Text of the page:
> > Yeah.  I'm tempted to say, "Many muds aren't much better than 
> Diablo.."
> > but actually that's not really true.  Even stock ROM has a lot more
> > widgets to tug on than that.
> 
> Ah yes, but they are still widgets. :) None of those actually turn a 
> more significant knob.
> 
> Many have compared Diablo to Gauntlet, but what it really is is 
> Hack/Rogue/Moria, with a lot fewer random factors and features. No d's 
> you can turn into D's with a potion. :( Now, if you truly made 
> Hack/Rogue/Moria as a mud, its feature set and capabilities would 
> certainly rock the world of hack n slash muds a lot. :) It's got a lot 
> more widgets than most ROMs.

Sadly the problems plaguing roguelike-realtime really kill the spirit of
the games.
 
> >  Ultima Online I've yet to actually play, but
> > I've heard very good things and of course I have every confidence in 
> our
> > friend Ptah, since he was the creator of one of the best muds to 
> ever
> > grace the internet.  (IMO, of course..)
> 
> Well, thank you. :) LegendMUD is still around, by the way 
> (telnet://mud.aus.sig.net:9999 and http://mud.aus.sig.net), and we're 
> still working on its goofy Diku-becoming-an-LP sort of system, though 
> I have a heck of a lot less time to devote to it. For the record, 
> Sadist aka Wyrd Dragon aka Rick Delashmit, lead programmer on Legend, 
> is also a lead programmer on UO; and my wife, Kaige aka Kristen 
> Koster, is also a designer on UO.

<g>
 
> > > > How GOOD a MUD it is i wont address, but the goal abnd work was 
> clearly
> > > > fuocused on building a world ratehr then a game, whcih is why I 
> consider it
> > > > a MUD but not NWN or DSO.
> 
> Not sure what this last sentence means. Does it mean that NWN and DSO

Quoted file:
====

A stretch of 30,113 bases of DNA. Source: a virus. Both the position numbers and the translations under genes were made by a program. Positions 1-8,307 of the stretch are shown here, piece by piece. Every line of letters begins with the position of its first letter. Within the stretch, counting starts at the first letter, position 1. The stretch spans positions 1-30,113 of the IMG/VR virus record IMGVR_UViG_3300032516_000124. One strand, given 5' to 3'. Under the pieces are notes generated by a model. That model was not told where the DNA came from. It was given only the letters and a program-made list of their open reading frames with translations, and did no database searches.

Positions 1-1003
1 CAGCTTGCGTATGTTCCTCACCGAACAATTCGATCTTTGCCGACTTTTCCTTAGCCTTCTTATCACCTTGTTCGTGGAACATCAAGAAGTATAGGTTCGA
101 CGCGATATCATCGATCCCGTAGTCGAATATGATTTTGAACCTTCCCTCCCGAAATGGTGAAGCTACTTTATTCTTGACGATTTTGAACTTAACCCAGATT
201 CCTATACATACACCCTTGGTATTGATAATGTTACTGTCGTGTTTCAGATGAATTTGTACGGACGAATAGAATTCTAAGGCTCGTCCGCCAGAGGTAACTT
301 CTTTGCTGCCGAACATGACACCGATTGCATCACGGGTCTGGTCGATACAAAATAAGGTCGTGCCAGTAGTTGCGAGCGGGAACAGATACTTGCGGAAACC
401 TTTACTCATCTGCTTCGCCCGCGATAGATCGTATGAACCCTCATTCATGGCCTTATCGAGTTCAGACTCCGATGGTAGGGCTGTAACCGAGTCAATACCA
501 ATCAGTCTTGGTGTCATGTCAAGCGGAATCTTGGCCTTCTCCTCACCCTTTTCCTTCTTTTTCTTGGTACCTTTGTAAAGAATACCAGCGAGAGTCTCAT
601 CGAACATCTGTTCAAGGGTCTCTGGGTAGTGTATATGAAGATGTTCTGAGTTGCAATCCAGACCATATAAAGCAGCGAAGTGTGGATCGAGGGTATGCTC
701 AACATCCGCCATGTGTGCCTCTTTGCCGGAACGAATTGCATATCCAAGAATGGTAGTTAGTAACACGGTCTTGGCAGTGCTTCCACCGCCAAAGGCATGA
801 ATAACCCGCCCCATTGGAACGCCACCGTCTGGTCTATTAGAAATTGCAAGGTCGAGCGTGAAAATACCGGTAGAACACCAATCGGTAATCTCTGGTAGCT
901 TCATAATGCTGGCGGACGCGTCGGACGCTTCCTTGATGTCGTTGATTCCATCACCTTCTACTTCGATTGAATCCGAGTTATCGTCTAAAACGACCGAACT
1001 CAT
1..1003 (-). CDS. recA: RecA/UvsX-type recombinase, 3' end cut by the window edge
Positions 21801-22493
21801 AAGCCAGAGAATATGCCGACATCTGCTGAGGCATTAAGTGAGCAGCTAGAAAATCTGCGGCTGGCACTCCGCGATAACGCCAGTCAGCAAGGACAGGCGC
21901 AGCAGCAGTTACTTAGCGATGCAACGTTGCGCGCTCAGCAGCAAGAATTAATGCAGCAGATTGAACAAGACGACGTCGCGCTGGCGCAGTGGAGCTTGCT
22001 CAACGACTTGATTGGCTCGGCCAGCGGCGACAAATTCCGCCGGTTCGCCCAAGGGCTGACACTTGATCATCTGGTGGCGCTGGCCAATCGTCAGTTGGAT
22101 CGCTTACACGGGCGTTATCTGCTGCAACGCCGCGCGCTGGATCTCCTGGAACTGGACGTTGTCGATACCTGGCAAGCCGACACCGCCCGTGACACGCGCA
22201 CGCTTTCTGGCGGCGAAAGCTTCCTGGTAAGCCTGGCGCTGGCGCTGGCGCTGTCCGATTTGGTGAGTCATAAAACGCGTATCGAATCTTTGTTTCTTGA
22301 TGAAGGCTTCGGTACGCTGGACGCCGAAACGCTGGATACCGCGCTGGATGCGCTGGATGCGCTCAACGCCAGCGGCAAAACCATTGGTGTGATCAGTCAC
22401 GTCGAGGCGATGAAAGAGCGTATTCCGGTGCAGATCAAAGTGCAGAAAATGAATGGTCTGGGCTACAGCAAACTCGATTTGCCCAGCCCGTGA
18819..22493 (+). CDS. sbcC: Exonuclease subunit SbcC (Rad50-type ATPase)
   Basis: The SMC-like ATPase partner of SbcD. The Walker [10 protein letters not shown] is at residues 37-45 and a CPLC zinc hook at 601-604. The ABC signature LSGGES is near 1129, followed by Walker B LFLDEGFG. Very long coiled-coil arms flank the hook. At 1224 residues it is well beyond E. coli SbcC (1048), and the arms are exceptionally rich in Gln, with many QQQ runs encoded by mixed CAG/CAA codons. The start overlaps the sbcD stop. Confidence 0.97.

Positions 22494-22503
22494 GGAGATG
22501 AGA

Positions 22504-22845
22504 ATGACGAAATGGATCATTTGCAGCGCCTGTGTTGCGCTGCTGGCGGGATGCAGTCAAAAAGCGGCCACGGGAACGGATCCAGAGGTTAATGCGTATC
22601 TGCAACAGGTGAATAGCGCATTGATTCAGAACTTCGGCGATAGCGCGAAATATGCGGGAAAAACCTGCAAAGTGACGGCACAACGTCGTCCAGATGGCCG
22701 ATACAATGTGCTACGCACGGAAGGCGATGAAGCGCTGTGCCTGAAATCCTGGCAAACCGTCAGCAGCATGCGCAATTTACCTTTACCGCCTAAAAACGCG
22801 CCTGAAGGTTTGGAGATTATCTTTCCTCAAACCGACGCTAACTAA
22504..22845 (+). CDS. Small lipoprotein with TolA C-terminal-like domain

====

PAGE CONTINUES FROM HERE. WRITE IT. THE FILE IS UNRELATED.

> are focused on being games?

I think thats what he implies.

> As far as it being a good mud... well, it's I suspect, up to par with 
> run-of-the-mill muds in most ways. In other ways it's a heck of a lot 
> more ambitious. Bt then, doing ambitious stuff is why I came here 
> where the funding is. ;) In other traditional areas of "mud 
> measurement" it's gonna fall way way short. A discussion of what 
> exactly the metrics are for something like this would be quite 
> interesting. How do we evaluate and judge muds?

I would expect UO to surpass many, many muds, and fall short of the best,
depending on *what you are looking for*. I currently play no muds, because
I haven't found one to hold my attention for more than a fortnight.
 
> UO is certainly focused on being a world first, and a game second. The 
> social aspects also fall secondary to this. Hence the lack of 
> easy-to-implement, obvious social enhancers such as long-distance 
> communication, embedded mail system, and global chat spaces. All of 
> these things are major social enhancers, but (usually) outside the 
> fiction and reductive of a game OR world experience.
> 
> One reason btw why we went with this approach was that a focus on 
> world tends to capture the "explorer" types as Bartle defines them, or 
> in Bettelheim's terms, encourages open-ended play. Or to put it in 
> other words, having a varied, evolving setting (even though it only 
> evolves in that "middle layer" of NPCs/creatures/economy) encourages 
> roleplay, encourages exploration, encourages alternate styles of 
> achievement, and rewards it with changed circumstances rather than 
> with a milestone.

The 'explorer' types are the main targets on Caffeine (more explanation on
request).

[Snip] I want to send this before I go - and just ran out of time.

Regards,
	-Matt Chatterley
	http://user.itl.net/~neddy/index.html
"Doublethink means the power of holding two contradictory beliefs in one's
	mind simultaneously, and accepting both of them." -George Orwell